ST. PAUL — Minnesota state Senate leaders say they are preparing to lay off their 205 employees and shut down the Legislature's upper chamber.
If the courts do not rule on a funding dispute between the Republican-controlled Legislature and Democratic Gov. Mark Dayton, Senator Majority Leader Paul Gazelka, R-Nisswa, said on Wednesday, Nov. 8, that employees will receive furlough notices in December or January. Workers would not get state-funded health insurance and the Senate could not transfer payments for its 2-year-old building to the executive branch, which "owns" the facility.
Besides employees, the 67 senators would lose their pay.
"We don't take the suspension of operations of the Minnesota Senate lightly," Gazelka said. "This is not a game, but we really have no other choice today."
The Senate is running out of money because Dayton vetoed legislative funding in May, an attempt to get lawmakers back to the negotiating table to discuss changing some provisions he does not like in bills he already signed. The two sides have not been able to resolve their differences and a district court and the state Supreme Court have not stepped in to fix the problem.
Employees will be furloughed beginning Dec. 1, Gazelka said, unless the Senate can access money in the nonpartisan Legislative Coordinating Commission account. If the LCC's $3 million can be transferred, employees will be off the job beginning Jan. 12, he said.
Without some source of money, "the Senate doors will be locked," Gazelka said.
The Legislature has sued Dayton to get money restored, but the issue remains in front of a district court judge and Supreme Court justices.
"We have appealed to the courts, but I also am appealing to the governor," Gazelka said, asking for negotiations or calling lawmakers into special session to pass a new budget.
But a Dayton spokesman said that Gazella is creating the problem.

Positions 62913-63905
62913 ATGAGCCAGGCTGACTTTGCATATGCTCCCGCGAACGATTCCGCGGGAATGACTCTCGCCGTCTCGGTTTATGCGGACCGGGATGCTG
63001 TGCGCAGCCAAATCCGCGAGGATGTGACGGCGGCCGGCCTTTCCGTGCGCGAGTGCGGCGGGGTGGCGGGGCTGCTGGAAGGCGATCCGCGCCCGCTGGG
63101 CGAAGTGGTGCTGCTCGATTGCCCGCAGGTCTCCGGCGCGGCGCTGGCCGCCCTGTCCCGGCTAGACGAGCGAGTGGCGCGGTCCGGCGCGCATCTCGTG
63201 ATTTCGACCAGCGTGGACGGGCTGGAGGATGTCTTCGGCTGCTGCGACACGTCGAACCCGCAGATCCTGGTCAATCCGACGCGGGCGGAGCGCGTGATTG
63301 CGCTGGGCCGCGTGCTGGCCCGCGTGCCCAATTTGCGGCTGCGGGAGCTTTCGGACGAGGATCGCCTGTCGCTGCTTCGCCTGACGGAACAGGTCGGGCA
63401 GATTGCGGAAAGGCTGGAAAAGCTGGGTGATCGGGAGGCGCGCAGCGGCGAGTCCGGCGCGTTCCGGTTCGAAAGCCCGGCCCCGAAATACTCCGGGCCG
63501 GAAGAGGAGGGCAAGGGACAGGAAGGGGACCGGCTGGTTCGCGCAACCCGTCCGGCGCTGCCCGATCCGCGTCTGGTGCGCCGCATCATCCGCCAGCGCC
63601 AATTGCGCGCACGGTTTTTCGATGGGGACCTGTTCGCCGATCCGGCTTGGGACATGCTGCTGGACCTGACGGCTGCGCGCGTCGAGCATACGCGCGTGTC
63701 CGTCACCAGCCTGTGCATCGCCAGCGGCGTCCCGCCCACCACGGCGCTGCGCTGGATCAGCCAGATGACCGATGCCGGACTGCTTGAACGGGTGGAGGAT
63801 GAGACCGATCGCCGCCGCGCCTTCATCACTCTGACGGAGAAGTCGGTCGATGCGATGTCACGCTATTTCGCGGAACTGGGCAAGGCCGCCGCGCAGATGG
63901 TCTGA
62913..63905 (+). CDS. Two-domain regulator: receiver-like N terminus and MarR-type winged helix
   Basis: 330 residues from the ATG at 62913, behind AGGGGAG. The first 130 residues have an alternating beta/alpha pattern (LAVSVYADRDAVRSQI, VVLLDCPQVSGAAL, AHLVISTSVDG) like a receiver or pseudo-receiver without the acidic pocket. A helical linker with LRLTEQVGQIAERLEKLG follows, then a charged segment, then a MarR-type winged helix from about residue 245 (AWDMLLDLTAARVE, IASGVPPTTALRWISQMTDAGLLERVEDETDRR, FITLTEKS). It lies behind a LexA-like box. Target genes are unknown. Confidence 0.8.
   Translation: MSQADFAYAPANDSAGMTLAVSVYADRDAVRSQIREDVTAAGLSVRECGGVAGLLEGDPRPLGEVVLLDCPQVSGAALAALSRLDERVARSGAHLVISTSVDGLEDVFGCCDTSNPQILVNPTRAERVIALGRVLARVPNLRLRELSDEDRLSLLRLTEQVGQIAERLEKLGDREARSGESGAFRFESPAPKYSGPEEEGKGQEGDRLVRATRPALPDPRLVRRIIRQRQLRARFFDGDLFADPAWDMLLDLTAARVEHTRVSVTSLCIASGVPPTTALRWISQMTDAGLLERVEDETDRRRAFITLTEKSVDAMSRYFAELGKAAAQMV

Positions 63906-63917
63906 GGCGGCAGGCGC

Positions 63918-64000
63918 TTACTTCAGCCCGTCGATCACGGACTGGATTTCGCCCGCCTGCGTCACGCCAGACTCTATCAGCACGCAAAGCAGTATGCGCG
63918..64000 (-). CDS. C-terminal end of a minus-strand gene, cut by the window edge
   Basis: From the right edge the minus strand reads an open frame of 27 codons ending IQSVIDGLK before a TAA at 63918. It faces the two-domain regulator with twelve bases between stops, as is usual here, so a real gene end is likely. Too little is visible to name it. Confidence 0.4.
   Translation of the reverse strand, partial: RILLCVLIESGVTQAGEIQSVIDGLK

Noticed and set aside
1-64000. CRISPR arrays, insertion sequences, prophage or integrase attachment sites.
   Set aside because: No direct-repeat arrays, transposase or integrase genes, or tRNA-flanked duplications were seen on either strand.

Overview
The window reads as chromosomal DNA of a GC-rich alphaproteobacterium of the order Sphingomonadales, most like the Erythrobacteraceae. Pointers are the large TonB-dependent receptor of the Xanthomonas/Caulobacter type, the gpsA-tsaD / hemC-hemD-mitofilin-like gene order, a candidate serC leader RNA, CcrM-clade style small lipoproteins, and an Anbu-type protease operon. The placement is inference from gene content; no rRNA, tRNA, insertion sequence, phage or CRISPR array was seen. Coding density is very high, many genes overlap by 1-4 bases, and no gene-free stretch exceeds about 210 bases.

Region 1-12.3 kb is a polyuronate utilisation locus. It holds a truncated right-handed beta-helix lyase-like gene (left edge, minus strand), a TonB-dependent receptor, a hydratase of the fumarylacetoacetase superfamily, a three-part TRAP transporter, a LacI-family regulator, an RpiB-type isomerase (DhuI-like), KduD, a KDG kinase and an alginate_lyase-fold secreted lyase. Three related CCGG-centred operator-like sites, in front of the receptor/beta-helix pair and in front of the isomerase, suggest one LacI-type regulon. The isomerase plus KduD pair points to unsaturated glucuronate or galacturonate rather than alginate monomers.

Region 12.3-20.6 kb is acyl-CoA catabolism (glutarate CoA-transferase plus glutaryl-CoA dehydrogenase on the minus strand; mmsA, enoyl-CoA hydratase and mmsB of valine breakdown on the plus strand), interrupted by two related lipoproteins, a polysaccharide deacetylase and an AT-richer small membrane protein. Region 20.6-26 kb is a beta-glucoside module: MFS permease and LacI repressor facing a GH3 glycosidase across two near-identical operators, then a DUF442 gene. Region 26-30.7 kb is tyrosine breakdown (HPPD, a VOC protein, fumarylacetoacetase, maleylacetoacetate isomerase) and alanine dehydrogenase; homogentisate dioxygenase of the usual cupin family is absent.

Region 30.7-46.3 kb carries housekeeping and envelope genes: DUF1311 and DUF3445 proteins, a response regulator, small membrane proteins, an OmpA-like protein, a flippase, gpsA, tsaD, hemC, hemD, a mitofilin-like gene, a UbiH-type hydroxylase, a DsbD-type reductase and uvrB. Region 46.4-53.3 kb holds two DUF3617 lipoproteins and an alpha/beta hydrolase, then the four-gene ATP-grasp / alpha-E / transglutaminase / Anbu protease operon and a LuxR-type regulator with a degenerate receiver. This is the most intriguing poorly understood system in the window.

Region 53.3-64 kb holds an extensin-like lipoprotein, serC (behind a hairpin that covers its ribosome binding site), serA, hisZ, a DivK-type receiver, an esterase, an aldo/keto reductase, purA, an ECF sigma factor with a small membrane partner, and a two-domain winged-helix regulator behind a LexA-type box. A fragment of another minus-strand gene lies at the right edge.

"Despite sitting on nearly $45 million in available state funding for his operations, he and other legislative leaders are choosing to lay off their own employees, rather than admit that they have misled the courts, the press and the public about their true financial situation," Assistant Chief of Staff Matt Swenson said.
Dayton, who is out of state visiting family, often has complained that lawmakers originally claimed they did not have enough money to operate, but he says lawmakers have enough to get through the Feb. 20 start of session. Gazelka said even with the $3 million LCC money the Senate would close before then.
House Speaker Kurt Daudt, R-Crown, said he will call an LCC meeting soon to discuss the possibility of using some of its money to keep the Legislature running.
Senate Secretary Cal Ludeman wrote to Gazelka: "Despite cost saving efforts that began in July, such as the hiring freeze you put in place, the Senate carry forward account will be exhausted the first week of December 2017. ... If new funding is unavailable, it will be necessary to fully suspend all Senate operations after the close of business Dec. 1, 2017."
The House has more money in reserve than the Senate and might be able to remain operating into February.
The next session begins Feb. 20. It is not clear if the Legislature could function if funding is not restored by then, although Gazelka said: "We will find a way."
The first job on Feb. 20, with or without an agreement with Dayton before then, would be to pass a legislative budget, Gazelka said.
"For me, the big thing is to protect the legislative branch, which I think if the voice of the people," he added.